China's temporary national security review
("NSR") on inbound M&A transactions
became permanent on 1 September 2011. The new permanent NSR has an
additional anti-circumvention provision that was not included in
the temporary NSR. This anti-circumvention provision can
potentially be used by MOFCOM to clamp down on the use of Variable
Interest Entity ("VIE") structures.
Prior to the implementation of the NSR, foreign investment in
China generally dealt with two government agencies for review and
approval: the National Development and Reform Commission
("NDRC") and central or local MOFCOM. These agencies both
need to approve acquisitions of Chinese entities by foreign
investors, in which process project feasibility and possible
interference with China's public interests and industry
policies are reviewed.
Under the new M&A security review system, mergers and
acquisitions involving sectors that are considered to be
strategically important to the national security of China, such as
national defence, agriculture, energy and resources,
infrastructure, transport, technology, and manufacturing of
important equipment, are subject to a security review prior to the
NDRC and MOFCOM approval procedures mentioned above.
The new permanent security review rules contain an
anti-avoidance provision that was not included in the previous
interim rules. This anti-circumvention provision provides that when
determining whether a transaction falls within the scope of the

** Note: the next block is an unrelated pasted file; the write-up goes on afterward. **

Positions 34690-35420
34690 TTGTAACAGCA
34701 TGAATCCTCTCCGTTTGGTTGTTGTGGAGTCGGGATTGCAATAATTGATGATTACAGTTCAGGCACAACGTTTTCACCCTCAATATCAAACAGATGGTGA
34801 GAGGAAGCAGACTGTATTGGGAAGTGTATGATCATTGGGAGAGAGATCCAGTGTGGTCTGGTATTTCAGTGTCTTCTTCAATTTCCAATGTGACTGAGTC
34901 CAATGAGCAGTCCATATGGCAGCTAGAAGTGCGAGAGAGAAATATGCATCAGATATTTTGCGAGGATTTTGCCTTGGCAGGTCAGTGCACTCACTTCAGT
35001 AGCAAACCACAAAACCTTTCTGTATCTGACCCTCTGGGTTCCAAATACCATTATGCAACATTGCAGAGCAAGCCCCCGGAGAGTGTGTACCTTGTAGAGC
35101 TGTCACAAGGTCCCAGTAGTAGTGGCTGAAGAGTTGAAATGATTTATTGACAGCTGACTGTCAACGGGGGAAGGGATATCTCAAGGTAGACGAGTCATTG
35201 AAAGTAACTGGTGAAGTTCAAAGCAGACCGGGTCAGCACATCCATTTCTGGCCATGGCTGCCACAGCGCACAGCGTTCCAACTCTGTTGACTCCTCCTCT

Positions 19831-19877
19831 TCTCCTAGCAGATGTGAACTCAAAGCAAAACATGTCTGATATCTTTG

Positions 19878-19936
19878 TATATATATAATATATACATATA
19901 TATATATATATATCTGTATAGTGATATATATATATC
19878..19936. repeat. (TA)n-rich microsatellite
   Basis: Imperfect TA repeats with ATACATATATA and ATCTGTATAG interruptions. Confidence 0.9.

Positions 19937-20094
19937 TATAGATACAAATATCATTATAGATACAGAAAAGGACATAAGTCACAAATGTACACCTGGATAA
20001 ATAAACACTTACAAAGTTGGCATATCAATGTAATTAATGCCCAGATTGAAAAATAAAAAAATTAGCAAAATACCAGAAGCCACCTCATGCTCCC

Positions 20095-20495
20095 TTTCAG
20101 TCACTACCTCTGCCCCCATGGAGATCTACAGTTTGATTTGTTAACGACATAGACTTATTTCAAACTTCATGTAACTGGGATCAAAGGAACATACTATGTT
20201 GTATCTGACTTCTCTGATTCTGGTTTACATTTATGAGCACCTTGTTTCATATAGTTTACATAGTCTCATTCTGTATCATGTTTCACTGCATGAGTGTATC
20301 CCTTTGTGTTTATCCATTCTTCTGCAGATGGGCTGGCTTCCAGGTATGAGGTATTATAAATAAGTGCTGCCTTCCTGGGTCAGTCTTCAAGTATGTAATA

security review, the material content of the transaction and its
actual impact are to be taken into account. It also provides that
foreign investors cannot structure a transaction in order to avoid
a security review, for example by using proxy holdings, trusts,
multiple-layer reinvestments, leasing, loans, offshore transactions
and control by agreement, etc.
"Control by agreement" includes the use of Variable
Interest Entity (VIE) investments. In a VIE structure a fully or
partially foreign-owned PRC company has control over a PRC
operating company which holds the necessary licence(s) to operate
in a FDI restricted or prohibited sector. The foreign investors use
contractual arrangements to obtain de facto control over
the operating company. VIEs have been a popular structure in the
last decade. However, the new permanent NSR potentially could be
used by MOFCOM to prevent or limit transactions that use a VIE
structure. There are yet no precedent cases to provide further
guidance on this.
For more information please also see our article on the
temporary NSR in our March 2011 China Update (which can be found
The content of this article is intended to provide a general
guide to the subject matter. Specialist advice should be sought
about your specific circumstances.
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